Image by Vanessa Gezari, Afghanistan, 2010

Stories of human agency in international war zones, unstable governments, and areas of poverty around the globe often go untold.  The voices of resilient men, women, and children who live their day-to-day lives in areas of conflict all over the world are silenced by lack of funding, differing ideologies about what is newsworthy, and the relentless 24-hour media cycle. Bringing their stories to the forefront of news coverage is a daunting task for those who are passionate about social justice.  However, with the help of a new scholarship program at Loyola, students will be given a chance to report on international struggles first hand and a platform to illuminate dark places around the globe.

Loyola University Chicago is partnering with the Pulitzer Center for Crisis Reporting (PCCR) to sponsor a student fellow to travel to an area of conflict overseas to focus on under-reported, un-reported, or misreported issues that are often not given attention in mainstream media.

Don Wycliff, distinguished journalist in residence for the School of Communication is the faculty adviser for the new program. He says that starting summer of 2013, a student fellow will be selected to receive $2,000 to go out on their own and report on a topic of his or her choosing under the aegis of the Pulitzer Center for their website and with their mentorship.

This joint collaboration will involve the College of Arts and Sciences, School of Nursing, School of Social Work, and the School of Communication. The PCCR only allows for one student each year to be selected for an international reporting project. Each of the four colleges will take turns each year recommending a student from their particular college to apply for the stipend.

Kathleen Maas-Weigert, PhD, professor of women and leadership and assistant to the provost for social justice initiatives, initially brought forth the idea. She had come across the student fellowship program at the PCCR when she was teaching at Georgetown University in Washington DC and believes the scholarship is an excellent resource for students to broaden their own understanding of their own challenges in the world.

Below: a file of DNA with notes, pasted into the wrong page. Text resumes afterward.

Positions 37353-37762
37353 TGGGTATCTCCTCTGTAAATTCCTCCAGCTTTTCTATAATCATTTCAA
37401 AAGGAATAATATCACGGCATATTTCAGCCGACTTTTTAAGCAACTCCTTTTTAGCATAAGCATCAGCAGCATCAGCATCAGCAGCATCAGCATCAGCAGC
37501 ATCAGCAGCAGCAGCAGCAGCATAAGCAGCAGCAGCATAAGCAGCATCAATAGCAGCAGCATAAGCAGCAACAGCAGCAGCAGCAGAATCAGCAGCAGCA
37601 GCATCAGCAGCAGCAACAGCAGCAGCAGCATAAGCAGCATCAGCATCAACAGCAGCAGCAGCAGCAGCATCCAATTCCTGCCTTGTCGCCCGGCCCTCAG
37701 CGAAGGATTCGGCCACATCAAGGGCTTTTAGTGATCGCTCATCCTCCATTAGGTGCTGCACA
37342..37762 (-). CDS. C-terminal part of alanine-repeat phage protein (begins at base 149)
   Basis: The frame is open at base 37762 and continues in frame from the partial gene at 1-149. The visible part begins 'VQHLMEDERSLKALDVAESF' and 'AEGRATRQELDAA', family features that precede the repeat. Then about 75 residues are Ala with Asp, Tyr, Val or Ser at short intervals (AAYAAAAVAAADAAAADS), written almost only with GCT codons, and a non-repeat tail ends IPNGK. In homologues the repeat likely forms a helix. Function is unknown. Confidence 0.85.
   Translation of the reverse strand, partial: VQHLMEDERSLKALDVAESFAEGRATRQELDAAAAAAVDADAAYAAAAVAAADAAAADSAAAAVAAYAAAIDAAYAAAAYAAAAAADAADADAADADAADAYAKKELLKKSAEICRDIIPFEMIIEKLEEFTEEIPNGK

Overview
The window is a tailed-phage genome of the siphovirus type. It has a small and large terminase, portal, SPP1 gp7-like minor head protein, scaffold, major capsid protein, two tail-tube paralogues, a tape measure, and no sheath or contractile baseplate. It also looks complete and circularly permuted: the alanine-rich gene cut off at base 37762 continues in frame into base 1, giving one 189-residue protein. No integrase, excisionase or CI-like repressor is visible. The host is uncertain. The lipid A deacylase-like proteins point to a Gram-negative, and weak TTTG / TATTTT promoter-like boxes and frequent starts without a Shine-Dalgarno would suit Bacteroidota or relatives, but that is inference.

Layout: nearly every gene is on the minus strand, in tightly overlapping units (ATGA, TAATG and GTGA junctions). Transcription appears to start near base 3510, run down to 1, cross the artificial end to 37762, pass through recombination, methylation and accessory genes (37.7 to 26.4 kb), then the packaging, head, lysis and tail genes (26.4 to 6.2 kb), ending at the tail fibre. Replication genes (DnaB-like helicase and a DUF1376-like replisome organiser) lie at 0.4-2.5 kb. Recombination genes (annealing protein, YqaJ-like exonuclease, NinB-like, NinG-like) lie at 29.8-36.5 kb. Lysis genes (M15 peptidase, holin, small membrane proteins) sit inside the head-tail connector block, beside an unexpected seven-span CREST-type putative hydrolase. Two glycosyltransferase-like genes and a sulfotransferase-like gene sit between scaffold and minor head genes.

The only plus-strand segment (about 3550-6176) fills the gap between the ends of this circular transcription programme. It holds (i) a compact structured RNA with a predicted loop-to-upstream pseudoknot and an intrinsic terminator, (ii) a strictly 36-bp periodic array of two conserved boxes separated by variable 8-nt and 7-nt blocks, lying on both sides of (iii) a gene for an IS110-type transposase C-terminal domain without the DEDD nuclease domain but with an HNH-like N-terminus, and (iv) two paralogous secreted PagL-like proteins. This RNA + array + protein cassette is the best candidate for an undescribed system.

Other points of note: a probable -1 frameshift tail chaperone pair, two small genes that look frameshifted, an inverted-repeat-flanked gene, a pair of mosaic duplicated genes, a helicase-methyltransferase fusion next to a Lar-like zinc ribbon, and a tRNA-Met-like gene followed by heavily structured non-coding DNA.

Maas-Weigert is enthusiastic about students being able to partake in the PCCR fellowship but does warn that the process is rigorous and not everyone is cut out for the fellowship. Part of the vetting process will be to ensure the right student is chosen and he or she is able to handle the responsibility of going into the field alone.

“Someone who’s committed to global justice issues, who’s a certain risk-taker, who’s mature and understands challenges and thinks about how resources are essential to meet those challenges is what we’re looking for,” says Maas-Weigert.

Another major component of Loyola’s partnership with PCCR is welcoming journalists from the Pulitzer Center to Loyola to share their experiences reporting across the globe with students. This fall, Anna Badkhen and Vanessa M. Gezari, who have both extensively reported on conflict in Afghanistan under the aegis of the Pulitzer Center, held a panel discussion and visited some classrooms around Loyola to share stories about the difficulties they faced, and more importantly the issues of human conflict and turmoil they saw.

“The point is to give that student a great opportunity but also to help Loyola get more access to understanding crises in our global community that we would not normally hear about or would hear about very superficially,” says Maas-Weigert. “It’s a wonderful opportunity to have a network, a web effect that will broaden here at Loyola, that will make more and more people aware of these really crying needs for justice.”

The first Loyola student fellow will be selected from a pool of applications from the School of Communication for summer 2013.

For more information on the student fellow and the PCCR visit